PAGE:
Thursday, October 3, 2013

Stress Risers

I already presented some material on this subject in the post describing bandsaw blade cracks and the post of the broken round stock shear blade.

The increase in peak stress near holes, grooves, notches, sharp corners, cracks, transitions in mass or grain structure due to heat effects and other situations is called stress concentration. The agent of the concentration is called the stress riser.

Blacksmiths frequently encounter this in both design and production phases of work. A common example is seen in forging an upset square corner. It takes practice to end up with a strong radiused inside corner and not a weak folded in crack in the corner.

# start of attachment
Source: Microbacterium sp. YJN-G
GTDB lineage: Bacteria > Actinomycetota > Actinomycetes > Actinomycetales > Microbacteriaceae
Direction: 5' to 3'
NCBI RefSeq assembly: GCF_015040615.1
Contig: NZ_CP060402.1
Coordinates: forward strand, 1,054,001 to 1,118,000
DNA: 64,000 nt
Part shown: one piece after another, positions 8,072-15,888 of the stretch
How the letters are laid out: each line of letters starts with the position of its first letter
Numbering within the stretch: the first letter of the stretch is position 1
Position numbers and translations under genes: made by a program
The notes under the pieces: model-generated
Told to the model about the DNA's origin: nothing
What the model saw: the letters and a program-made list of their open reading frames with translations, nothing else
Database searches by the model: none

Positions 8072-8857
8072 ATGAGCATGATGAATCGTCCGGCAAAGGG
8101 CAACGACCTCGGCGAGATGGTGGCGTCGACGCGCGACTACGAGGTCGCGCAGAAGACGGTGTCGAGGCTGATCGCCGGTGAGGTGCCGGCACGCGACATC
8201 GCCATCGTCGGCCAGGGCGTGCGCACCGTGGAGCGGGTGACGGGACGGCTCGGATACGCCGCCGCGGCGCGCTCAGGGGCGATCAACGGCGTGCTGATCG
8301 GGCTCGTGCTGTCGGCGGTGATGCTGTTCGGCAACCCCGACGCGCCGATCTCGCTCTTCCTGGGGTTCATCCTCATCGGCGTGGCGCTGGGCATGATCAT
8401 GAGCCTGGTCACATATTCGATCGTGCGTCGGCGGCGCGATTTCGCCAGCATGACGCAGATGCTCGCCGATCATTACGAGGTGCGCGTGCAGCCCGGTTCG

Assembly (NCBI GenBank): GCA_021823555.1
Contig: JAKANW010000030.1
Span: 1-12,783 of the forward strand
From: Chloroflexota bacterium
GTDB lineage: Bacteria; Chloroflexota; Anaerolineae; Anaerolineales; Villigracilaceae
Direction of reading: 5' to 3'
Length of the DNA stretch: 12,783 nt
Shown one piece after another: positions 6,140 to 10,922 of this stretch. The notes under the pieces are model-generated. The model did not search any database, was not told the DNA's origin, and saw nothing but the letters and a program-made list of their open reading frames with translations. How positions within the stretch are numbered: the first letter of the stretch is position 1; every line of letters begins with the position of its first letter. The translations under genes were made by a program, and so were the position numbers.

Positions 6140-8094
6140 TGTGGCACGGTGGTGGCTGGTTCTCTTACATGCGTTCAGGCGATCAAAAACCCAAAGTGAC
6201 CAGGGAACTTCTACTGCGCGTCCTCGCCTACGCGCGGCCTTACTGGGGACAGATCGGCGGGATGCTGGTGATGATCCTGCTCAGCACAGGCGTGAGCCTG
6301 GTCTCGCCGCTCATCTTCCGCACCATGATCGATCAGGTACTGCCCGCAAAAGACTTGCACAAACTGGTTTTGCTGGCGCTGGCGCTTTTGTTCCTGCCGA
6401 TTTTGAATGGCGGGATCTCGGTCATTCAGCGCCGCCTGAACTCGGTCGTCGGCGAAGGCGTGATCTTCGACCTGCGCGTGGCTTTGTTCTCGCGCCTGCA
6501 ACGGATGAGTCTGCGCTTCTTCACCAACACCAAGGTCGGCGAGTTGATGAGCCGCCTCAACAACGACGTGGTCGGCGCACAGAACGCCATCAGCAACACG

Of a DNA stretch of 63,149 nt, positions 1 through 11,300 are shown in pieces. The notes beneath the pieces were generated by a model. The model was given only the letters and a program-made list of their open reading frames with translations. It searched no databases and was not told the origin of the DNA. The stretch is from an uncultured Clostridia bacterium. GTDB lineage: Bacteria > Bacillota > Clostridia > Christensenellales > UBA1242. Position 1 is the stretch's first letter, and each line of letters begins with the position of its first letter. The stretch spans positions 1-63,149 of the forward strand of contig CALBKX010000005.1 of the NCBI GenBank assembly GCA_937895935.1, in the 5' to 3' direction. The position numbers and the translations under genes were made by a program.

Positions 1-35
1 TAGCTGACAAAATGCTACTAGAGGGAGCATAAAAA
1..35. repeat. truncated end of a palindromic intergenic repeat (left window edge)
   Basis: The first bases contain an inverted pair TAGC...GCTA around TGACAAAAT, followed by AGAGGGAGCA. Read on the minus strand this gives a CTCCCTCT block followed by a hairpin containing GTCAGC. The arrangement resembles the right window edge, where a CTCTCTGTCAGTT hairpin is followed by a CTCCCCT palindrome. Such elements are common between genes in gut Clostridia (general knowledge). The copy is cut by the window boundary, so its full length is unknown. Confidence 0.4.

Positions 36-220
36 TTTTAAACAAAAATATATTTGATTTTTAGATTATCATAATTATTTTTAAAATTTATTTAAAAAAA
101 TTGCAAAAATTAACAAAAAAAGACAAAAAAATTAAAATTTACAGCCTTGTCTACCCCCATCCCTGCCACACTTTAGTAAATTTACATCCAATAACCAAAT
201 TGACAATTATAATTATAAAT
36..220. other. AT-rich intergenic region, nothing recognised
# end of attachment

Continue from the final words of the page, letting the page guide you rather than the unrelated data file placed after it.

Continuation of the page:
I encountered another example in a 10’ pocket steel tape I always carry. I’ve had two of these break over the years in the same place - at the second hole where the catch element fastens to the ruled tape element. I’m sure there are many considerations which go into the decision of why the tape is constructed in this manner and all things considered there may not be a better choice. Still, I find it interesting to ponder.

Some stress riser references:

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